Goa has been one travel destinations that have attracted many visitors. Popularly known for beaches, the place boasts picturesque views and youthful life. This western state has a history being a Portuguese colony prior to 1961 and the fact is evident in its preserved 17th-century churches. Goa's culture is different from many other states in India as for what the country is known for. Speaking of Goa's traditional music, it is distinctive too.
One musical instrument of Goa which is named as Ghumot, an indigenous earthen drum which was once banned due to the use of monitor lizard skin in its making, will soon be notified as a "heritage instrument of Goa", Art and Culture Minister Govind Gaude told reporters on Monday. "We are going to declare Ghumot as Goa's heritage musical instrument in a few days," he said.
Traditionally, Ghumot, a percussion instrument played during Ganesh Chaturthi 'aarties' (prayers), is fashioned as a designed clay pot, with the skin of the monitor lizard (locally known as 'gaar') stretched taut across the pot's mouth, forming a drumhead.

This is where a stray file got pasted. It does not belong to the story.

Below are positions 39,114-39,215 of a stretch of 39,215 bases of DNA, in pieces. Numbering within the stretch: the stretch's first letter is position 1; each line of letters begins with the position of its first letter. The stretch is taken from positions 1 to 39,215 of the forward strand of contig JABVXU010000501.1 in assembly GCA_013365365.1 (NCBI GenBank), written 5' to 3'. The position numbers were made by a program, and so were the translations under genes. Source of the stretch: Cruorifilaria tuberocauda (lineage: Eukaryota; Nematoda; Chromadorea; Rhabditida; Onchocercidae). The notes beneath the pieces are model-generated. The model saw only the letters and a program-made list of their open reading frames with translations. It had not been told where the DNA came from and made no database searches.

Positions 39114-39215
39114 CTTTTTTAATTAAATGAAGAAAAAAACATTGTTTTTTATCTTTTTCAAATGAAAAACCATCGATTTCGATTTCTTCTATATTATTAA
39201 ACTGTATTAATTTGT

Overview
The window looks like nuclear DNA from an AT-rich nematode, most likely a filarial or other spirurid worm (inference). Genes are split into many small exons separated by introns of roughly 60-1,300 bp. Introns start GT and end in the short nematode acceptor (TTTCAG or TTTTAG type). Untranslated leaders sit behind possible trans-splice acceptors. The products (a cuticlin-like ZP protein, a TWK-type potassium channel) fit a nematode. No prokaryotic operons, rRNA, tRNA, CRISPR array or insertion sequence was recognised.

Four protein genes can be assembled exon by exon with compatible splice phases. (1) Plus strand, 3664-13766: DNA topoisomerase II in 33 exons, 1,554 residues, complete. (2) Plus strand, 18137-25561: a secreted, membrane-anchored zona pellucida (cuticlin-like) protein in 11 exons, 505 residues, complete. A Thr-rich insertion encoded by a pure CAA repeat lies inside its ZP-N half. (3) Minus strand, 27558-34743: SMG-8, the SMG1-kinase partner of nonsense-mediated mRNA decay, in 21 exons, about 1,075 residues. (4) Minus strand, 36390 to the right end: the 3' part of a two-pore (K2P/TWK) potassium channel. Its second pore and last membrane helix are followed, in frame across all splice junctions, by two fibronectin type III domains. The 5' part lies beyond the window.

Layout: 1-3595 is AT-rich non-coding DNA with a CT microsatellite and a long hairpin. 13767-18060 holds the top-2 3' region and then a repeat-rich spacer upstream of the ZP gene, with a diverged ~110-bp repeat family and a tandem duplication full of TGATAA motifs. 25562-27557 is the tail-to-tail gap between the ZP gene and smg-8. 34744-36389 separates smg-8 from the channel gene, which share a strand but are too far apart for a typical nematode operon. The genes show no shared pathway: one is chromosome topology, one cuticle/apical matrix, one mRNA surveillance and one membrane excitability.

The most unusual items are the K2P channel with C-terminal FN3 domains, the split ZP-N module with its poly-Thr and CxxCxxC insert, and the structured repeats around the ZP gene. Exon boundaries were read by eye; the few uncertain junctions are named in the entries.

Monitor lizards are classified as an endangered wildlife species listed in Schedule I of the Wildlife (Protection) Act, 1972 because of which the ghumot was banned by the state forest department.
However, recently there has been a rise in interest in the musical instrument after its makers started replacing monitor lizard skin with the skin of a she-goat.
Ghumot was presented as a gift from Goa to Portuguese Prime Minister Anotnio Costa, who is of Goan origin, in 2017 by an official delegation from the former Portuguese colony.
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